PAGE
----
Politically Motivated Far-Right Crimes Up Sharply in Germany

Political crime is on the rise in Germany, and far-right crimes in particular rose 16 percent in 2008, according to new government figures. Part of the increase is a result of new statistical standards, but the numbers on the right include two murders.

Neo-Nazis on the march in Germany.

Neo-Nazis on the march in Germany.

The number of far-right crimes recorded in Germany increased by around 16 percent last year to 20,422, with violent crimes up 5.6 percent at 1,113 cases, including two killings, according to figures released by the German government this week.

Far-right crimes accounted for two thirds of all "politically motivated" crimes last year, which reached 31,801 -- an increase of 11.4 percent and the highest level since 2001.

Interior Minister Wolfgang Schäuble said the rise in politically motivated crime was disturbing and swore the government would counter it with a variety of measures against extremism, racism and intolerance.

The two deaths were in eastern Germany -- the murder of a 55-year-old homeless man by two men from the far-right scene, and the murder of a 20-year-old art student who was kicked to death after a political argument in a disco.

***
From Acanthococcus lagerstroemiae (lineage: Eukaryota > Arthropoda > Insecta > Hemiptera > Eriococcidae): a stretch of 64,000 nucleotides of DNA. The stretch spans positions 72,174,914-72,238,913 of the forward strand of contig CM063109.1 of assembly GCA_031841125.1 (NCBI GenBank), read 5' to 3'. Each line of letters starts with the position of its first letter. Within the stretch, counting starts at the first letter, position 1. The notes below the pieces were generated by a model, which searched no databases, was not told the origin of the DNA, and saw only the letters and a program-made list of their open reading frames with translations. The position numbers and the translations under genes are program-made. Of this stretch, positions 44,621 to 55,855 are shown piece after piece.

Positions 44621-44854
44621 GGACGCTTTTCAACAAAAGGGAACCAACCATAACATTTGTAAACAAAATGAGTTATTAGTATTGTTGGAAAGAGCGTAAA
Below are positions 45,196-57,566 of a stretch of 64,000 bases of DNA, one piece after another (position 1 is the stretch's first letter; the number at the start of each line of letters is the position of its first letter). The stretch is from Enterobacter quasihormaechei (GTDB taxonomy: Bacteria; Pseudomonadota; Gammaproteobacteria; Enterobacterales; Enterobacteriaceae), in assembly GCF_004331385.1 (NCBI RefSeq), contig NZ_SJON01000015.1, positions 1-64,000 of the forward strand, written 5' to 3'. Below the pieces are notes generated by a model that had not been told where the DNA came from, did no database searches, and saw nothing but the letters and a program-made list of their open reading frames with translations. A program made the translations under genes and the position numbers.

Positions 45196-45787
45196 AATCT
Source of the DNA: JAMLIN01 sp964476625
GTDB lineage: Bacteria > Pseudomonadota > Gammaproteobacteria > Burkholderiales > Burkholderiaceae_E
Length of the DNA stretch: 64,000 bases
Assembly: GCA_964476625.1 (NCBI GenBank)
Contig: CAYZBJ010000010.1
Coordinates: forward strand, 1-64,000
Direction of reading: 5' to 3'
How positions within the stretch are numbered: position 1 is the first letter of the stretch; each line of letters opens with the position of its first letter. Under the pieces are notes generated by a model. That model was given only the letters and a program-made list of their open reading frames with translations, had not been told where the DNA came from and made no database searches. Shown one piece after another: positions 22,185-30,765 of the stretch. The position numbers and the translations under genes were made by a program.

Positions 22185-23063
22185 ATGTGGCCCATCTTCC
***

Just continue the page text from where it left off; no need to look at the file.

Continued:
Part of the increase in far-right crimes is explained by a statistical change that took effect on Jan 1, 2008 when all police forces adopted common standards for recording so-called "propaganda offenses" which include displaying banned symbols such as the Nazi swastika.

But the rise was also driven by a growing far-right youth scene whose members dress like left-wing anarchists, in black-hooded jackets. "They are attracting young people to a greater extent than the conventional far-right scene has been able to so far," Interior Minister Wolfgang Schäuble said in a statement.

Left-wing politically motivated crimes rose 14.6 percent to 6,724.



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